Parmigiani Fleurier Tonda Chronor Anniversaire
The Parmigiani Fleurier Tonda Chronor Anniversaire contains two column wheels, a gold movement and a grand feu enamel dial. Angus Davies ponders whether this could be described as one of the finest chronograph to date.
This detailed review of the Parmigiani Fleurier Tonda Chronor Anniversaire includes live images, specification details and pricing.
I confess that I have a predilection for chronographs which borders on horological fetishism. There are no other complications like the chronograph, save for the minute repeater, where the wearer is literally invited to interact with the movement.
Chronographs are useful gadgets which can be used every day, albeit this timepiece is anything but everyday. From timing the period necessary to boil an egg, to measuring the elapsed period a vehicle covers a known distance, the chronograph is an invaluable tool for daily life.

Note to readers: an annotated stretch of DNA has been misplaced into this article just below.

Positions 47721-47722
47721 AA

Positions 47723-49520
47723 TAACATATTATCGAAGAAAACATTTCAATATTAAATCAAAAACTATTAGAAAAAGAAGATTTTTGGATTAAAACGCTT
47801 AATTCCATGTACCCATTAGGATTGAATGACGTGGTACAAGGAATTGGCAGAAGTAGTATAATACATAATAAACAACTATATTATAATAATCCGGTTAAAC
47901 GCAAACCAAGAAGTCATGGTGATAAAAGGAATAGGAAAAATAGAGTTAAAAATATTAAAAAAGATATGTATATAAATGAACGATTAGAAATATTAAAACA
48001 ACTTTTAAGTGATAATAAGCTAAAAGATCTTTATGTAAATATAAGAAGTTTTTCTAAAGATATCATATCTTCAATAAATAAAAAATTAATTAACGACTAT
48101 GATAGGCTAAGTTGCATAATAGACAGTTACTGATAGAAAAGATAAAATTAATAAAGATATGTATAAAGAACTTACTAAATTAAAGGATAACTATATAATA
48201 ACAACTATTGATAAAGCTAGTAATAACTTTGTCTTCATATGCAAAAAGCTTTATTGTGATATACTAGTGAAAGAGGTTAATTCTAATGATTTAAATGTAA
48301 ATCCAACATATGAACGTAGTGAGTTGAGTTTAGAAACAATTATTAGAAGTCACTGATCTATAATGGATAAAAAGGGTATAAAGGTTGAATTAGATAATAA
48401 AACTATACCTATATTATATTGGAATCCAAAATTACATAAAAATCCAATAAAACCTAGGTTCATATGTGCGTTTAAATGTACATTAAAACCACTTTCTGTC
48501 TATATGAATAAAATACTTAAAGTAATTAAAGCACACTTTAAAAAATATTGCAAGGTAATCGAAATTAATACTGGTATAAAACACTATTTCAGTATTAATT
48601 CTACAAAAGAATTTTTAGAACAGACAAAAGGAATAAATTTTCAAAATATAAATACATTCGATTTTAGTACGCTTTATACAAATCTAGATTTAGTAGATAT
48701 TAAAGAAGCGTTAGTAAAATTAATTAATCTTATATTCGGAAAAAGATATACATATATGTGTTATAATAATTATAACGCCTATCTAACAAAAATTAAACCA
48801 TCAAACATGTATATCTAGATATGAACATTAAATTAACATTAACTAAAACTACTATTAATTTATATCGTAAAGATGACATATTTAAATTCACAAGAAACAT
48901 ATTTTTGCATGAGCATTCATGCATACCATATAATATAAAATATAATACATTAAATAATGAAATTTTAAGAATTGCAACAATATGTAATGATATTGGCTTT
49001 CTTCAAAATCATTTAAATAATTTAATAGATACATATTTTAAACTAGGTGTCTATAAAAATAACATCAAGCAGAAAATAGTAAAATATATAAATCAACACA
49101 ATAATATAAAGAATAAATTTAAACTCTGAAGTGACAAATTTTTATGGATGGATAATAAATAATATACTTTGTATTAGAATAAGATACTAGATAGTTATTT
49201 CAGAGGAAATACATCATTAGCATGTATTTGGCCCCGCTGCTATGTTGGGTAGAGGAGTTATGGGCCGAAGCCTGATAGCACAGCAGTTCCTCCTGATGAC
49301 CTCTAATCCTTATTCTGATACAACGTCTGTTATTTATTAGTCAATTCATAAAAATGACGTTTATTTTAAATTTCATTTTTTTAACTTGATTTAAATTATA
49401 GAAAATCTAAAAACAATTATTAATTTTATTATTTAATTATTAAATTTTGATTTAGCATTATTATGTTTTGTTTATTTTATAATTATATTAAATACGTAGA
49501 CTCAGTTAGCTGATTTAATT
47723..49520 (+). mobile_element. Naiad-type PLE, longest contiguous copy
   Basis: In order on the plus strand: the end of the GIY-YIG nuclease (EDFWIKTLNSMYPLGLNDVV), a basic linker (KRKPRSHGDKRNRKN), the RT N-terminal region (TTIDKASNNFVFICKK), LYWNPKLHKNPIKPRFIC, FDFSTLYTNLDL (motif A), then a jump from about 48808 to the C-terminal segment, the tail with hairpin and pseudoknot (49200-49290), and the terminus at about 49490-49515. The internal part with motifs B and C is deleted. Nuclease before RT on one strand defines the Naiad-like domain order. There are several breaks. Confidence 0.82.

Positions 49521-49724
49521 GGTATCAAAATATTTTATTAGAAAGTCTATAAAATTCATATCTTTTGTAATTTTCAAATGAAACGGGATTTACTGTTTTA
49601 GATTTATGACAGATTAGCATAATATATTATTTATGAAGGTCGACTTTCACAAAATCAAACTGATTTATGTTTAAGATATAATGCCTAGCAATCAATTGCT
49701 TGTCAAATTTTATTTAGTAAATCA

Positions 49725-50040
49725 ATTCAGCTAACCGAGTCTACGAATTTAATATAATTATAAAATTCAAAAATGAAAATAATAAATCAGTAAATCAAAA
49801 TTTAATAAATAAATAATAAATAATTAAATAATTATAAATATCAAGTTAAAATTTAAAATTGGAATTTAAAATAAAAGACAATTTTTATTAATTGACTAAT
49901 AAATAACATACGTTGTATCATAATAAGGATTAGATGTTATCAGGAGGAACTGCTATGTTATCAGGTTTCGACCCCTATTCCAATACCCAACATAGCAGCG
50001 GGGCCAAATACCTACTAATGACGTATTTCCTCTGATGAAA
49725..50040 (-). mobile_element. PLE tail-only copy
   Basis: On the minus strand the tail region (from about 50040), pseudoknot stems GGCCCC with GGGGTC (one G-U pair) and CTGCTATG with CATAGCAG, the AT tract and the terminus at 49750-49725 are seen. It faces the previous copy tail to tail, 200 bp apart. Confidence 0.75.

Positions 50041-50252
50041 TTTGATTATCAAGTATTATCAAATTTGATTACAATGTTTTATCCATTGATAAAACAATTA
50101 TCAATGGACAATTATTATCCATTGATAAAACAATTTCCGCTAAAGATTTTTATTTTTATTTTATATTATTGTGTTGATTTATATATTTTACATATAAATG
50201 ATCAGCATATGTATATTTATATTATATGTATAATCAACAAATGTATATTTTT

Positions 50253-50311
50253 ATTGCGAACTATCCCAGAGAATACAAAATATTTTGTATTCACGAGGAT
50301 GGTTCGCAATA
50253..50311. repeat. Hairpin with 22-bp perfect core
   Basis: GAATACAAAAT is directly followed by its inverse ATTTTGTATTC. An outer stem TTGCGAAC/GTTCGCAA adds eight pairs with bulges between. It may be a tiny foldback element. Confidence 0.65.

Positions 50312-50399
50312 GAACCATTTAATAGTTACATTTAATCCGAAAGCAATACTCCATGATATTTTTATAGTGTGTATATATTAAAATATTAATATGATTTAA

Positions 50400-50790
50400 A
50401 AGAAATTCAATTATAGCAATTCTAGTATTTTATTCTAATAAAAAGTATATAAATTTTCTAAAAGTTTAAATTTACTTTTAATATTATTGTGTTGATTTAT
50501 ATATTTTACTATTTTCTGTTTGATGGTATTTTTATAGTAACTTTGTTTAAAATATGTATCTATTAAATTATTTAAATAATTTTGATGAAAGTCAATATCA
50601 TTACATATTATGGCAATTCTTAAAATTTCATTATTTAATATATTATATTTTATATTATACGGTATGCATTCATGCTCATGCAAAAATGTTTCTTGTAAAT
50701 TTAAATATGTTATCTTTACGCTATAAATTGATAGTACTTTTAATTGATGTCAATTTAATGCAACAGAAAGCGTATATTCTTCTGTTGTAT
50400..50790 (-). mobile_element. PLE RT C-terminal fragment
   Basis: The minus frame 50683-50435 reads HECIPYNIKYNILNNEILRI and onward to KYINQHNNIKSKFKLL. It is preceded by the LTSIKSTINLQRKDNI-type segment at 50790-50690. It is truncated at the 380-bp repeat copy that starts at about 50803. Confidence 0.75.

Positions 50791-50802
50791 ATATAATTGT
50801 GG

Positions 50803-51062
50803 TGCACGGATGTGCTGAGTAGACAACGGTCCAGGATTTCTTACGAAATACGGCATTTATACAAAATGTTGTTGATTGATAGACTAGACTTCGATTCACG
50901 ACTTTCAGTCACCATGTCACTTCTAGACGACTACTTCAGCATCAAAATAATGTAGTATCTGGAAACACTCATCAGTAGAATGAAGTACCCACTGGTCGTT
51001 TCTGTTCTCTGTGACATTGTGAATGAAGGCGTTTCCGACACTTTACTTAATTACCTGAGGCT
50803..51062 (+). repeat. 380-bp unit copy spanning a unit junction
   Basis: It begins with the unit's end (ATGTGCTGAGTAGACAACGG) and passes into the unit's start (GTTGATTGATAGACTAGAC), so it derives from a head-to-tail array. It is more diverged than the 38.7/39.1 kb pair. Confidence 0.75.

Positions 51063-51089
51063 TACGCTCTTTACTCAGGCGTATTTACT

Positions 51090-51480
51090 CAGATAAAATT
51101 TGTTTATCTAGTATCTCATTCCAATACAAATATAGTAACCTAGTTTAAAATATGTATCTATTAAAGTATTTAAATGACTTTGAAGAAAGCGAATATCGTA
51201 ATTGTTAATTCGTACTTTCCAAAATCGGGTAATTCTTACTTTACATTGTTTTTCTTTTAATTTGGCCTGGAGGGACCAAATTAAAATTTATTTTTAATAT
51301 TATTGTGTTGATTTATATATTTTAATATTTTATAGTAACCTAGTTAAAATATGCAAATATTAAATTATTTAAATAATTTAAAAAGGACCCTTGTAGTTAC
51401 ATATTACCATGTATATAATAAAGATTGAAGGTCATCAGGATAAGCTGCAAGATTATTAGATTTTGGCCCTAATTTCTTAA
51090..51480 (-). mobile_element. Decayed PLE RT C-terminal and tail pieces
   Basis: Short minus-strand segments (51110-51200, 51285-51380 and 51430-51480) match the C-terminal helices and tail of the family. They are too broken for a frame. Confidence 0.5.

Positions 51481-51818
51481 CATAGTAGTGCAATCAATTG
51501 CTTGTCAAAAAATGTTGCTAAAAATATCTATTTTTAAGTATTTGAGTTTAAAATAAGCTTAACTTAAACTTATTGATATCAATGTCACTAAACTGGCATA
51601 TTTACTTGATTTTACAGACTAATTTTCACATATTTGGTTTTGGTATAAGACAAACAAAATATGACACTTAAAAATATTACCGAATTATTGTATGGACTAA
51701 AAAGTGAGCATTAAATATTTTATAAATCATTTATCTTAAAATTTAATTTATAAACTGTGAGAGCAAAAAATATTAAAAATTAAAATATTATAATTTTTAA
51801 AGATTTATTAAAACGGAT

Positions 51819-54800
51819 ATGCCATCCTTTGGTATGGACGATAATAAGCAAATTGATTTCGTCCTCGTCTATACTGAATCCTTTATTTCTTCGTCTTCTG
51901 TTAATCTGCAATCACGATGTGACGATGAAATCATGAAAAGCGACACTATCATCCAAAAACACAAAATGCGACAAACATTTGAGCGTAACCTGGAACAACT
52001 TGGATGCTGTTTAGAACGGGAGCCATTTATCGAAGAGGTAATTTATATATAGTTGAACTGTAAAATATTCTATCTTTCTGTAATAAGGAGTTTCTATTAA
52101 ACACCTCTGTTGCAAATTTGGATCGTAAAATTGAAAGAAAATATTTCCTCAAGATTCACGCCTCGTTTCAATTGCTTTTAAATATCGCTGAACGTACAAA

However, there are chronographs and there are chronographs par excellence. In this instance, the chronograph in question befits the latter description. It is the amazing Parmigiani Fleurier Tonda Chronor Anniversaire, arguably one of the finest chronographs available today.
But, what makes this timepiece so special? Allow me to elaborate further.
The would-be wearer can choose between a regal blue dial canvas or a chaste white vista. Personally, as a man of the people with a virtuous soul, I favour the white dial. Both dials feature grand-feu enamel bestowing them with a permanent lustre which will never fade with the passage of time.
The hour and minute hands subscribe to Parmigiani Fleurier’s penchant for ‘Delta-shaped’ hands and are lined with luminescent coating. The hours are denoted with small, applied gold indexes. Each index is exquisitely faceted, charmingly flirting with the light.
At 3 o’clock is a 30-minute chronograph register, while opposite is a 12-hour chronograph register. Positioned in the lower half of the dial is a small seconds display, featuring an unusual twin-tipped seconds hand.